LONDON — What do Angelina Jolie, Megan Fox, and Elvis Presley all have in common? Besides being world famous celebrities, fans are particularly drawn to them, of course, for their stunning good looks. In particular, their luscious lips stand out to many, and one study says they have primitive humans to thank for the unique features.
People of Native American ancestry tend to have eye-catching smackers inherited from the Denisovans, suggests the study. They were a mysterious species that interbred with humans around 50,000 years ago.
Dozens of genes that shape a person’s face have been identified by a British led team of international scientists. One, named TBX15, is specifically responsible for the lips, and lives on in Pacific islanders and those descended from indigenous Americans.
“To our knowledge this is the first time a version of a gene inherited from ancient humans is associated with a facial feature in modern humans,” says study co-first author Dr. Pierre Faux, of Aix-Marseille University in France, in a statement. “In this case, it was only possible because we moved beyond Eurocentric research. Modern day Europeans do not carry any DNA from the Denisovans, but Native Americans do.”
The findings, published in the journal Science Advances, are based on an analysis of data from more than 6,000 volunteers across Latin America.
Other celebrities with such heritage include Johnny Depp, Jessica Biel, Cameron Diaz, Tiger Woods, Cameron Diaz, Red Hot Chili Peppers’ frontman Anthony Kiedis, and the late Elvis Presley. The “King of Rock,” of course, has been hailed as “the most handsome man of all time.”
Denisovans had more than just luscious lips
The 32 gene “regions,” or areas of DNA, also influence the nose, jaw, and brow shape. They were either entirely new discoveries, or confirmation of “suspects” for which there was only limited prior evidence.
Little is known about the Denisovans, named after caves in Siberia where their remains have been found. They were widespread in Eurasia and co-existed with Neanderthals and Homo sapiens. All three groups interbred tens of thousands of years ago. It has been likened to the fantasy world of Middle Earth in Lord of the Rings.
There was also a dwarf human species on the Indonesian island of Flores, nicknamed The Hobbit. So at least four distinct types of humans were in existence when anatomically modern humans, or Homo sapiens, first left their African homeland.
It is believed others are yet to be unearthed.
Denisovans also lived in central and southeast Asia. They even reached Tibet. It is believed our ability to live at high altitudes is credited to them. They resembled Neanderthals in many key traits, such as robust jaws, low craniums, low foreheads, wide pelvises, wide fingertips, and large rib cages.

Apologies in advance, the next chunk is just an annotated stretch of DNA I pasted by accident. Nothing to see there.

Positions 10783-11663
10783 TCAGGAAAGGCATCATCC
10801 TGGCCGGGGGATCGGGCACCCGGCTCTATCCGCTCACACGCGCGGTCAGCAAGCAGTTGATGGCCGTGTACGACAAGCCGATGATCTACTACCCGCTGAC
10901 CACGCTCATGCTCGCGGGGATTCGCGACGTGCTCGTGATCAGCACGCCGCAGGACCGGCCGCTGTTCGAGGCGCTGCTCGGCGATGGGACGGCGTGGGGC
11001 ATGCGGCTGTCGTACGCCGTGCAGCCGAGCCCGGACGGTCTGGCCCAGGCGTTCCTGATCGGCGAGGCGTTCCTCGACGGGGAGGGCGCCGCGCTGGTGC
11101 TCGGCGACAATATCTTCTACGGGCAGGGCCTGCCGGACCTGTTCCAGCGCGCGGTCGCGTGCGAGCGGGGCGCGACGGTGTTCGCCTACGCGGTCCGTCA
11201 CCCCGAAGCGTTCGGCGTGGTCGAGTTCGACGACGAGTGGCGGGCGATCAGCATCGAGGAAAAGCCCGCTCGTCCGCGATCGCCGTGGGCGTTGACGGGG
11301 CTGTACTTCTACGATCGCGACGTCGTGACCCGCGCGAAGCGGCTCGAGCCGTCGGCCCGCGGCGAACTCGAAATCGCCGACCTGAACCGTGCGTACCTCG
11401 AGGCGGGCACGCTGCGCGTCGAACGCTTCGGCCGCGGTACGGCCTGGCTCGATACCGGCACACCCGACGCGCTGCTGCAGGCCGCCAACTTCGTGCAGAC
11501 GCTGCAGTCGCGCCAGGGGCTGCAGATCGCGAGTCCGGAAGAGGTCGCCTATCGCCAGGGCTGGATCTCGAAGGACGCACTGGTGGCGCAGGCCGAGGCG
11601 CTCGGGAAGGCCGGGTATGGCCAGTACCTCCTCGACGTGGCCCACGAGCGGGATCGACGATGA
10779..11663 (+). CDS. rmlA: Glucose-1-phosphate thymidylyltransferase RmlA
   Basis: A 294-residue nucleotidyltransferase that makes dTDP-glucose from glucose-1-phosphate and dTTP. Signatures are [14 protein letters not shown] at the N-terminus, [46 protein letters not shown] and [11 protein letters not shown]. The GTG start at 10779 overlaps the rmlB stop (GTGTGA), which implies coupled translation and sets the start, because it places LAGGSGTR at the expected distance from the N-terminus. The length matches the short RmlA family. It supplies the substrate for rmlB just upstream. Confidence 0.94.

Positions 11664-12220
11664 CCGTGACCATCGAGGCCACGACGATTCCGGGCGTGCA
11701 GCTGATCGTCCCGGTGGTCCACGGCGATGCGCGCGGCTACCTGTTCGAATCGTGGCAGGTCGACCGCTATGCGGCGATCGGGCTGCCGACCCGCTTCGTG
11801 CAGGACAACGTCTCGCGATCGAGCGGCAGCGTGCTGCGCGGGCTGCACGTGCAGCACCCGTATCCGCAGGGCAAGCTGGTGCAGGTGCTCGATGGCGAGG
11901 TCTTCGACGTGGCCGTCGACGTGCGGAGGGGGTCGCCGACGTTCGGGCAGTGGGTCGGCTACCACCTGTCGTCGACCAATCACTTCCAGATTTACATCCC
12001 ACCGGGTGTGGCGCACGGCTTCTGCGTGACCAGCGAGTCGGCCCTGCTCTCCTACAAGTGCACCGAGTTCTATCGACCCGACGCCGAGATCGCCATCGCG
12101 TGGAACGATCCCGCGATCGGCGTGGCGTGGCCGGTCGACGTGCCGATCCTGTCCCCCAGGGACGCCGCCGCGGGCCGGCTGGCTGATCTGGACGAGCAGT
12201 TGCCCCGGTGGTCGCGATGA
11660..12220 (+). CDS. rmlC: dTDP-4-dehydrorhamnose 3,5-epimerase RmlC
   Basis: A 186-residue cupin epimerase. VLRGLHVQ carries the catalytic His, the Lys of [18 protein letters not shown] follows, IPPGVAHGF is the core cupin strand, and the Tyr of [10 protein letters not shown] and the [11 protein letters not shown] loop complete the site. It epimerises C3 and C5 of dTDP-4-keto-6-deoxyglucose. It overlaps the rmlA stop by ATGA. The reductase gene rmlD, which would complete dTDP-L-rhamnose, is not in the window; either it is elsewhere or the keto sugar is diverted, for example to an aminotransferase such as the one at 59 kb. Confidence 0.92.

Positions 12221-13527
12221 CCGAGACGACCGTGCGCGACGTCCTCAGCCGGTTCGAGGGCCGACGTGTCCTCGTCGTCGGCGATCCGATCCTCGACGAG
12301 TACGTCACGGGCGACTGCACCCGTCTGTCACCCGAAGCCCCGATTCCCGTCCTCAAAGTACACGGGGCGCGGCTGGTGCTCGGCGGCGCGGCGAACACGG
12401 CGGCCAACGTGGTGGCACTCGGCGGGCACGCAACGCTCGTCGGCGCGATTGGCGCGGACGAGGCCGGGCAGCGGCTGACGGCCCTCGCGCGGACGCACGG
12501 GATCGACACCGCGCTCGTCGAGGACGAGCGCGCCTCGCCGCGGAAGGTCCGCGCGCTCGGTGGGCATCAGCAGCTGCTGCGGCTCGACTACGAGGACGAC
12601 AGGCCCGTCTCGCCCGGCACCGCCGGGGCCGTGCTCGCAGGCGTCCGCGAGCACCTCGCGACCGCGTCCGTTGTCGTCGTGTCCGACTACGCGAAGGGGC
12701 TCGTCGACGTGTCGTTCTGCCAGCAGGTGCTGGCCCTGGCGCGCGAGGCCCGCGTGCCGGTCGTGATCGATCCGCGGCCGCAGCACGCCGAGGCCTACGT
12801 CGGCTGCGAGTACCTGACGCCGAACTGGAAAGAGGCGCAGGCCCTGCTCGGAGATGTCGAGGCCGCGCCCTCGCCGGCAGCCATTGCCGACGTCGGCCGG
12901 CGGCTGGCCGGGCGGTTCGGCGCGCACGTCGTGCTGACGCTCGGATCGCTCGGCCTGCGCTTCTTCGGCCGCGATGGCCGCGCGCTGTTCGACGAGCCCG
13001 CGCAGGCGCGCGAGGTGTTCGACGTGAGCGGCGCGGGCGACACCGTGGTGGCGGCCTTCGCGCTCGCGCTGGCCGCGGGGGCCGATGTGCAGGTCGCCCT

“The face shape genes we found may have been the product of evolution as ancient humans evolved to adapt to their environments,” explains co-corresponding author Dr. Kaustubh Adhikari, a geneticist at University College London. “Possibly, the version of the gene determining lip shape that was present in the Denisovans could have helped in body fat distribution to make them better suited to the cold climates of central Asia, and was passed on to modern humans when the two groups met and interbred.”
The results shed fresh light on the evolution of facial appearance in humans and other species.
‘One of only a few studies looking for genes affecting the face’
One of the newly discovered genes, named VPS13B, is believed to be responsible for the pointy noses of stars like Meryl Streep, Helen Mirren and Owen Wilson. The researchers also found it affects nose structure in mice, indicating a broadly-shared genetic basis among distantly related mammals.
“It is one of only a few studies looking for genes affecting the face in a non-European population, and the first one to focus on the profile only,” says co-first author Betty Bonfante, also from Aix-Marseille.
The study compared genetic information from the participants with characteristics of their face shape. These were based on 59 measurements — distances, angles and ratios between set points — from photographic profiles.
Experts have only been able to analyze complex genetic data from thousands of people at once over the last two decades. The mapping of the human genome enabled the use of genome-wide association studies to find links between traits and genes.
“Research like this can provide basic biomedical insights and help us understand how humans evolved,” notes co-corresponding author Andres Ruiz-Linares, a professor at UCL.
The findings could also help understand the developmental processes that determine features. It could lead to better treatments for genetic disorders cause facial abnormalities.
The results also contribute to the understanding of the evolution of facial appearance in human and other species.
Report by SWNS writer Mark Waghorn